G Gadhavi T : See Prajapati P. Ganguly A, Maitra S, Dutta N, Mal K, Mondal M : A Case of Atherosclerotic Moyamoya Syndrome, (CR), 118(10): 55-7. Gantait K, Molla K, Mishra A, Sarengi SS, Bandyopadhyay N, Maji R, Mandal PK: A Preliminary Clinico-epidemiological Depiction of COVID-19 outbreaks of South Bengal, (OA), 118(12): 58-61. Ghongane A : See Kant S Ghosh A : See Ghosh S. Ghosh K : See Ali MH. Ghosh M, Ghosh Sengupta S, Datta SS : Appendicular Lump : Revisiting with New Challenge, (OA), 118(10): 43-8. Ghosh S : See Das Ghosh S. Ghosh S, Ghosh A : Recent Advances in Rheumatology, (RA), 118(8): 25-8. Ghosh Sengupta S : See Ghosh M. Ghosh SK :l See Singh DP. Ghosh UC : See Mishra S. Ghosh UC : See Ali MH. Ghosh UC : See Mandal MK. Ghoshal AG : See Kant S Gulati A : See Rawat D. Gulati S : See Rawat D. Gulati S : See Rawat D. Gupta A : See Bhardwaj R. Gupta A: See Kant S Gupta A : See Upadhyay R. Gupta S, Chakraborty A, Das D, Dubey S, Pandit A, Ray BK: Thunderclap headache, beyond subarachnoid haemorrhage, (PCME), 118(7): 51. Gupta U : Proposal for an Affordable and Sustainable Universal Health Cover Model for India : LAN, WAN and SAN, (RA), 118(9): 20-5. Gupta VK: Challenges in Medical Education in India), (C), 118 (12): 90.

H Haldar T: See Bhattacharyya A. Haldar D : See Das R. Haldar M, Khandaker S, Mondal N, Munshi S : Maternal and fetal outcome in pregnancy with HbE Hemoglobinopathy in High Prevalence Area of North Bengal at Tertiary Health Care Facility, (OA), 118(11): 28-32. Haris N : See Karnik RD. Hatkar NK, Rathod KG, Salunkhe YM, Azam MUuRM, Clinical Profile and Outcome of Pediatric Diphtheria Cases Admitted at a Tertiary Health Care Centre, (OA), 118(9): 41-3. Hazra SC : see Pal S. Hasan KMA: IMA COVID Martyrs Data, (C), 118 (12): 90-1. Hossain MA, Rahman A, Hossain SMM, Majid N, Khan SMD, Ali Z, Miah MNA, Quraishi FA, Saha UK. Association of C Reactive Protein with Severity of Acute Ischemic Stroke in a Tertiary Hospital, Bangladesh, (OA), 118(8): 42-7. Hossain SMM : See Hossain MA .

J Jaeschke R : (VE), 118(5): 26-8. Jagdish J : See Raj V.

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Jain M, Dolai TK : ABC of the Peripheral Smear, (RA), 118(11): 19-23. Jain RG, Vijayalakshmi G, Umadevi TB : An Interesting and Rare Presentation of Autoimmune Hemolytic Anemia Secondary to Systemic Lupus Erythematosus — A case report, (CR), 118(9): 50-2. Jankharia B : See Angirish B. Jankharia B : See Angirish B. Jayaraj KM : See Mugundhan K. Jayaraj KM : See Sowmini PR. Jeyaraj KM: See Sakthivelayutham S. Jha NK : : See Sharan A. Jindal S : See Prajapati P. . Joseph M : See Purushothaman R. Joseph NE : See Mukhopadhyay K. Joshi S : See Samajdar SS. Joshi S: Samajdar SS. Joshi SR, Pal J: Commentary, (From Archive), 118(10): 74. Joshi SR, Suvarna V : Managing COVID-19 in India – STRICT 3C, (RA), 118(6): 13-6, Joshi SR: Pandemic, Casedemic and Infodemic : COVID-19, (VE,) 118(10): 28-9.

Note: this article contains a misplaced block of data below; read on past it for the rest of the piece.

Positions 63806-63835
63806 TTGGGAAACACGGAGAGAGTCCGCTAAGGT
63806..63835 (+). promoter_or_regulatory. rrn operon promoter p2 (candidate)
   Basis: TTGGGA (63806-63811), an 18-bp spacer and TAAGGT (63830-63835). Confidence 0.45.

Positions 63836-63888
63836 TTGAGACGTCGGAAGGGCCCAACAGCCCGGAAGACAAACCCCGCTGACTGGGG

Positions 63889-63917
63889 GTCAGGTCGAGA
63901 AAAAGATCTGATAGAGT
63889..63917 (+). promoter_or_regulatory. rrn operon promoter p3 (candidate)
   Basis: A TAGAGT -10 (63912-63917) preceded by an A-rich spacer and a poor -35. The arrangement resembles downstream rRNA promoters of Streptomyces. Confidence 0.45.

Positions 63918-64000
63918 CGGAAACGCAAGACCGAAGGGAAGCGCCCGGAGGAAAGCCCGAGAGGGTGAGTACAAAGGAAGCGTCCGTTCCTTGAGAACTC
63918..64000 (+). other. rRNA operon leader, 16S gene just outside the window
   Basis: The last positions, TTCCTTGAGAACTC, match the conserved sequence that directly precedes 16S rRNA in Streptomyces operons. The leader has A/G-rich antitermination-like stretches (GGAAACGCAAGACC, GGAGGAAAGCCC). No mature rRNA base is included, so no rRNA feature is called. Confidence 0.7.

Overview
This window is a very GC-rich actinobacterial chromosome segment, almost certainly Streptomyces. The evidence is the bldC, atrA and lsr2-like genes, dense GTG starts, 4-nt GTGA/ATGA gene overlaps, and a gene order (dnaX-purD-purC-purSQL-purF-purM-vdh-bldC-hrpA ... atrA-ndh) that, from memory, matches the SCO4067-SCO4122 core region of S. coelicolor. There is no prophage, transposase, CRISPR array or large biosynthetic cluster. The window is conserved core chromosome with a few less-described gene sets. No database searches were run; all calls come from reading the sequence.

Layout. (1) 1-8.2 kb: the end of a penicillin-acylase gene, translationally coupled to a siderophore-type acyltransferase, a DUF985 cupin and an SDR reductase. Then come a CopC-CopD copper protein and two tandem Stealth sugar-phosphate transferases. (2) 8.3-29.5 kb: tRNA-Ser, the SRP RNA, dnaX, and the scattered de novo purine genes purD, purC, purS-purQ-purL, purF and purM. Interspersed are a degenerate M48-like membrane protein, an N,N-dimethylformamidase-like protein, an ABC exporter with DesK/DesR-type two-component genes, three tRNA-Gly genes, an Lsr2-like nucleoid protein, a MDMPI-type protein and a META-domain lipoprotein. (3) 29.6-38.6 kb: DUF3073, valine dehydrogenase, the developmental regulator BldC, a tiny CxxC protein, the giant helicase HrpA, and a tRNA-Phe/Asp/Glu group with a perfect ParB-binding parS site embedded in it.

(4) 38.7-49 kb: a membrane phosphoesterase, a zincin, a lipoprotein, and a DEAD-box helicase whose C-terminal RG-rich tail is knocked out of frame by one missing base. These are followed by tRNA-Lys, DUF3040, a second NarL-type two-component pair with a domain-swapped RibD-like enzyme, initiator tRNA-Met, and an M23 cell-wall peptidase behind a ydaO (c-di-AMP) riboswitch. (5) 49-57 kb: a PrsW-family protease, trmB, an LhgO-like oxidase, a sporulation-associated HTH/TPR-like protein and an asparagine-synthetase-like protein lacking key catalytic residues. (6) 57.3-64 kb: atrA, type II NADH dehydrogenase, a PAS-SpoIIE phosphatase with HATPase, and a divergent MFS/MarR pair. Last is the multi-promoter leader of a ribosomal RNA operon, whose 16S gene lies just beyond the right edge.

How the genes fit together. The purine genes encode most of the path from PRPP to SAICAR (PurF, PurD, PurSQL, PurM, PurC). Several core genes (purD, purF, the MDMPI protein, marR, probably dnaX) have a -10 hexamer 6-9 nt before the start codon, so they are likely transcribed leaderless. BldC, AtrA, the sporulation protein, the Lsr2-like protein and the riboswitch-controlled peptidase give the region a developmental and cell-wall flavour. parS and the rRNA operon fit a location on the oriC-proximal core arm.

K Kamal VK : See Rawat D. Kant R : : See Bairwa M. Kalra S : See Sukumar S. Kant S : End TB by 2025 : Difficult Mission, but Not Impossible, (Ed), 118(1): 9-10 Kant S, Rastogi H, Arora VK, Ghoshal AG, Wankhedkar R, Mohapatra P, Waghray P, Mohan A, Bhowmik P, Vora A, Tiwaskar M, Lele J, Gupta A, Mehta P, Mehta K, Ghongane A, Shah B, Bajaj S, Dewan B: Ivermectin as a Chemo-prophylactic Agent against COVID-19: A Consensus Statement, (DC), 118(12): 81-5. Kant R, Bairwa MK, Meena MK, Pathania M : Adrenal Incidentaloma — Case based approach, (CDM), 118(9): 53-6. Kant S : COVID-19 Impact on Health Care Workers, (JCW), 118(9): 64-9. Kant S : See Thanesekaraan V. Kapadia V : See Prajapati P. Kashyap PH: See Dileep P Kar S : See Bhowmick N. Karmakar PS : See Saha SK. Karnik RD, Haris N : Effect of Zolpidem Tartrate on Sleep Quality and Health-Related Quality of Life in Indian Patients with Insomnia and Hypertension, (DC), 118(9): 77-84. Khade SS : See Tandale AB. Khan SA : See Ete T. Khan SMD : See Hossain MA. Khandaker S : See Haldar M. Khandelwal B, Khatri D, Singh VP, Saha D : Prediction of Cardiovascular Events in Patients with Chronic Kidney Disease by Serial B-Type Natriuretic Peptide Levels, (OA,) 118(10): 30-3. Khandelwal K : See Bhardwaj R. Khandelwal MR : See Prajapati SP. Khanna A : See Thanesekaraan V. Khatri D : See Khandelwal B. Kochar A : See Kochar DK. Kochar DK, Kochar A : Malaria in India with Special Reference to Severe Vivax Malaria , (FA- Commt. from Expert), 118(7): 56-63. Kondra NJ: See Bhattacharyya A. Koul P : See Thanesekaraan V. Kovoor EM : See Ray I.


JOURNAL OF THE INDIAN MEDICAL ASSOCIATION, VOL 118, NO 12, DECEMBER 2020

Krishnakumar K : See Tandale AB. Kumar A : See Ete T. Kumar A : See Rawat D. Kumar MS : See Sakthivelayutham S. Kumar MS : See Sowmini PR. Kumar MS, Sowmini PR, Velayutham SS, Malcolm JK, Saravanan RV, Mugundhan K : Sheehan’s Syndrome — A Case Report, (CR), 118(11): 64-5. Kumar MS: Persistent Hypoglossal Artery-A Rare Vascular Anomaly, (PCME), 118(12): 72. Kumar MS: See Mugundhan K. Kumar P : Nitrofurantoin : Old Molecule Revisited, (DC), 118(2): 40-6. Kumar P : See Sharda M. Kumar PNS, Anish PK : Cross sectional analysis of suicidal behavior in adolescents — comparison with adult attempters, (OA), 118(1): 25-9. Kumar U : See Ete T.

L Lele J: See Kant S.